Chicago’s Black lesbian mayor has one thing to say to Donald Trump: ‘It starts with F and ends with U’
Chicago mayor Lori Lightfoot had some choice words for Donald Trump after he threatened to shoot protestors: “It starts with F and ends with U.”
Lightfoot, who’s fondly known as Chicago’s ‘angry auntie’, was asked in a press conference on Friday if she had anything to say to the president after his threats of violence towards those protesting the murder of George Floyd.
As always, she refused to pull her punches.
“Donald Trump’s comment last night was profoundly dangerous. We must stand firm in solidarity and say this is totally unacceptable no matter who the speaker is. We see the game he’s playing because it’s so transparent and he’s not very good at it,” Lightfoot said.
“He wants to show failures on the part of Democratic local leaders … his goal is to polarise, to destabilise local government and to enflame racist urges. And we can absolutely not let him prevail.
“And I will code what I want to say [to Trump] and it starts with F and ends with U.”
When a reporter referenced former first lady Michelle Obama’s famous words “When they go low, we go high,” Lightfoot replied: “Well, I’m not Michelle Obama.”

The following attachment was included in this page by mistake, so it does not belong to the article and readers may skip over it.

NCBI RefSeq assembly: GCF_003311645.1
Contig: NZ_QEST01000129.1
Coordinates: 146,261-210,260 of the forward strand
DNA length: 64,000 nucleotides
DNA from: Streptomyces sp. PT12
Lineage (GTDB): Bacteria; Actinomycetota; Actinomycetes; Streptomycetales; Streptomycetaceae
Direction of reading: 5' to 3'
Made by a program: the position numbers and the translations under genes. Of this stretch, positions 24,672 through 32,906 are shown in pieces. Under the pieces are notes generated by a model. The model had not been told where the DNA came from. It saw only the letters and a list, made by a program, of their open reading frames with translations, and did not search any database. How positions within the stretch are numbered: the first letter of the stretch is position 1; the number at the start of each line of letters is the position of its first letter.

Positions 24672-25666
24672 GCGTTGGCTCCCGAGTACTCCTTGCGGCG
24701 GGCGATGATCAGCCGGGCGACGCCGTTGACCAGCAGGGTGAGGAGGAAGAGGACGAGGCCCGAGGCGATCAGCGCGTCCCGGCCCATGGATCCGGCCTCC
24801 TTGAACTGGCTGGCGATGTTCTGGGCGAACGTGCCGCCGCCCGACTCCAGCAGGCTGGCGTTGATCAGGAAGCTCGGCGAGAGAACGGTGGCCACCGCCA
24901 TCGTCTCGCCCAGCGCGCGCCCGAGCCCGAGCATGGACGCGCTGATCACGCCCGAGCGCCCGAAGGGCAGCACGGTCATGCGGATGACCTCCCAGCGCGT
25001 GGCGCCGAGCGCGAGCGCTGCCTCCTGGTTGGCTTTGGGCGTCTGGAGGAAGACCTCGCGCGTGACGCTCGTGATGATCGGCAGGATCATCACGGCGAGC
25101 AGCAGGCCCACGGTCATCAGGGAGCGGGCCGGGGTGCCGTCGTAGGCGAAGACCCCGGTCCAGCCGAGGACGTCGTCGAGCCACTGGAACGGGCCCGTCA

Chicago Mayor Lori Lightfoot has two words for Donald Trump pic.twitter.com/kBNlsJi84s
— BallerAlert (@balleralert) May 29, 2020
Explaining why she needed to use such blunt language, she said: “I’m a Black woman and I’m a leader. I feel an obligation to speak out when something as offensive as that is said by anyone, but particularly the president.
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“And I make no apologies whatsoever for my word choice and the way in which I’m calling him our for what he said. It was wrong. It was offensive. And he should retract it and apologise.”
Trump tweet violated Twitter rules for “glorifying violence”
Her fury came in response to Trump’s inflammatory tweets on Thursday which have since been flagged by Twitter for “glorifying violence”.
Declaring the protestors to be “THUGS”, the president warned: “Just spoke to Governor Tim Walz and told him that the Military is with him all the way. Any difficulty and we will assume control but, when the looting starts, the shooting starts.”
Lightfoot fiercely condemned the president for using his “bully pulpit to foment violence” and declared her solidarity with those demonstrating their “righteous anger” through peaceful protests.
“Watching [George Floyd] begging for his life and for the ability to breathe and watching the life leave him there on the streets, I felt angry, I felt sick and and a range of other emotions all at once,” she said.
“Being black in America should not be a death sentence. We should not fear for the lives of our young ones, and mothers shouldn’t fear when their young men and women go out into the world that they’re gonna get that fateful call.”